The traditional gin and tonic drink is transformed into a frozen, pleasant summer slushie! Use your ice cream machine to produce a smooth alcoholic slushie, or replace the water with ice and puree it in your blender. Next time, try a pineapple cooler or watermelon agua fresca.
- Frozen gin and tonic origin story
- Enter the ice cream maker
- What kind of gin and tonic water should I use?
- Does it need a sweetener?
- What should you use as garnish?
- Frozen Gin and Tonic
- Can you freeze a gin and tonic?
- Why do you put ice in gin and tonic?
- Should gin and tonic be cold?
- Can tonic be frozen?
- Is it OK to put gin in the freezer?
- Should gin be refrigerated or frozen?
- What is the perfect formula for gin and tonic?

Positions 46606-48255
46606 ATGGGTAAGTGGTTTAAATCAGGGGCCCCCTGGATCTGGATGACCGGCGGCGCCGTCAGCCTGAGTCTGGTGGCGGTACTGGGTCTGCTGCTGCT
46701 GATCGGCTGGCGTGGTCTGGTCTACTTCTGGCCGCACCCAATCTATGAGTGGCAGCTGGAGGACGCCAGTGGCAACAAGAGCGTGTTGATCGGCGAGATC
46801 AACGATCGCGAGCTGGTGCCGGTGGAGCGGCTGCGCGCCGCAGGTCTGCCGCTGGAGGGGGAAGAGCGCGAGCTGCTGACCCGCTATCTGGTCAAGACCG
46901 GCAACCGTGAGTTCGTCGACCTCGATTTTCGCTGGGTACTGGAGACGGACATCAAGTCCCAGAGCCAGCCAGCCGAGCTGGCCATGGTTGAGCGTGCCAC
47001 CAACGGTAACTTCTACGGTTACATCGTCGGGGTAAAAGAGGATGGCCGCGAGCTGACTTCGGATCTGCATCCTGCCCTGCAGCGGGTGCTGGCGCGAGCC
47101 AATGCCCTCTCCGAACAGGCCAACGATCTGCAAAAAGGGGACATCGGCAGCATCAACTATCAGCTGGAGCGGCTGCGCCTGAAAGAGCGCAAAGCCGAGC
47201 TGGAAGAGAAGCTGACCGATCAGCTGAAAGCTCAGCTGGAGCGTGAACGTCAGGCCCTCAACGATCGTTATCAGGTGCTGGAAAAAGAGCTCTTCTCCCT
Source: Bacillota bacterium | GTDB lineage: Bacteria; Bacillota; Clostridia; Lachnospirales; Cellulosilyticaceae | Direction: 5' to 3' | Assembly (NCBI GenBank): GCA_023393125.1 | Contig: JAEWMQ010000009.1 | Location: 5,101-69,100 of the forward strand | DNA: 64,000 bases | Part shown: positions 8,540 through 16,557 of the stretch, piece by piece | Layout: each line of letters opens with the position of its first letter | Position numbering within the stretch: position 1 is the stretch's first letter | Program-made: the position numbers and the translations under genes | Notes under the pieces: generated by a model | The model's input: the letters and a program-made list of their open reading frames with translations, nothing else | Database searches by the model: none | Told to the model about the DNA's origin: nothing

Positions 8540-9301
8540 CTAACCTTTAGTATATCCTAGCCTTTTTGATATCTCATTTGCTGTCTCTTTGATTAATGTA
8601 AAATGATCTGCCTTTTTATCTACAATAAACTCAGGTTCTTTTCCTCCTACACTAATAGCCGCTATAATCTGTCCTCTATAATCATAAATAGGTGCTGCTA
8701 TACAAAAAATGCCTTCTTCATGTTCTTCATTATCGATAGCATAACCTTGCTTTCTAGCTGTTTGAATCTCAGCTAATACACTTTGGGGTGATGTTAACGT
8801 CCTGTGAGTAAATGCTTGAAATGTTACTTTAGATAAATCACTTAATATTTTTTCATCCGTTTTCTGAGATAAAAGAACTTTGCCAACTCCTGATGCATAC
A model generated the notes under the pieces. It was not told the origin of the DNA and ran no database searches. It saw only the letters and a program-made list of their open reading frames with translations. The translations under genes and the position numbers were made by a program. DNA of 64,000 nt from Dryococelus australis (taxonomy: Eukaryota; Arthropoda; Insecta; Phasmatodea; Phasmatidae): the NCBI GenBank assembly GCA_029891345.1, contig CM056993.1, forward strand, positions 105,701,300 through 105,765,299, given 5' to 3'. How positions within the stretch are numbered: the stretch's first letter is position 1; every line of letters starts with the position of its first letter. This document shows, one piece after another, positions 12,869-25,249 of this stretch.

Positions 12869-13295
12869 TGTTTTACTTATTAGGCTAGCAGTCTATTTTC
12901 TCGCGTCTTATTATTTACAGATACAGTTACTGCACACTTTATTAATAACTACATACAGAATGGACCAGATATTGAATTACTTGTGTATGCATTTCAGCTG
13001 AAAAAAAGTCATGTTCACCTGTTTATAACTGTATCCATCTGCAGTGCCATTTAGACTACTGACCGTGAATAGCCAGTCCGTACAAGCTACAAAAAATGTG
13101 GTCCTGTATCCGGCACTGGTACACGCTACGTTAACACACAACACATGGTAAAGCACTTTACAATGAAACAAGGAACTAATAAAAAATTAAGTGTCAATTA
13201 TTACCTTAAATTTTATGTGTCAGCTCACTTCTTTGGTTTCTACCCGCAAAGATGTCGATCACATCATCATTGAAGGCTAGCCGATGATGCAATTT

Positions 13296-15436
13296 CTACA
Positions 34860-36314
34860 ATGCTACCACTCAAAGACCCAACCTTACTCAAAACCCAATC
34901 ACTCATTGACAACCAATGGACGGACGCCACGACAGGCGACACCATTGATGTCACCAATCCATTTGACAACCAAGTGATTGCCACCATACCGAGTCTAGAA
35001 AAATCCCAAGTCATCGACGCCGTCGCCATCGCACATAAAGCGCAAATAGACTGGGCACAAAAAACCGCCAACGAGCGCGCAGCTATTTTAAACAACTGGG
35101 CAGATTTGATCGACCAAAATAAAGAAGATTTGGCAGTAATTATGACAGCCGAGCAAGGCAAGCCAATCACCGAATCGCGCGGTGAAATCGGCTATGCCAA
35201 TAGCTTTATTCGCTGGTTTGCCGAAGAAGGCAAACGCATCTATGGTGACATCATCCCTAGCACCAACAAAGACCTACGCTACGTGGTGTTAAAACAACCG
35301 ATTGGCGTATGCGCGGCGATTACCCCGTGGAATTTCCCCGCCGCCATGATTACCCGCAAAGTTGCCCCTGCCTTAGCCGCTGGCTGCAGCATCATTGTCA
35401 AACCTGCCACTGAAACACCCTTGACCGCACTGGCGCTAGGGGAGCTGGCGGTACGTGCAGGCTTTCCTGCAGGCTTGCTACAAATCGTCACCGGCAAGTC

- Should a gin and tonic be shaken?
- How do you pimp a gin tonic?
- Does ice make tonic go flat?
Frozen gin and tonic origin story
If you don’t want to read this, simply scroll down to the next heading for the recipe!
I traveled to Austin, Texas for a week in May 2019 for a work conference, and it was excruciatingly hot and humid the whole time. Every restaurant we went to had largely (or totally) outdoor seating, and I was a water junkie.
Instead of a glass, I almost begged the wait staff for full pitchers of cold water. Or just allow me to stand in their walk-in freezers. Unfortunately, no one responded.
The most refreshing experience of the vacation was when a bunch of us traveled to Loro. We had to wait a bit for our seats, so we sat outdoors in these adorable Adirondack chairs (in the shade, thank GOD).
As we waited, a few individuals went inside to the bar for some beverages and to cool down. One of my colleagues came back out at one point, drinking this white slushie drink. That seemed to be VERY REFRESHING.
So, of course, I screamed across the yard, OHMYGOD WHAT IS THAT?!, which I’m sure mortified him since the poor man lived there and there could have been others who knew him around. I just lack a filter (sorry, Josh).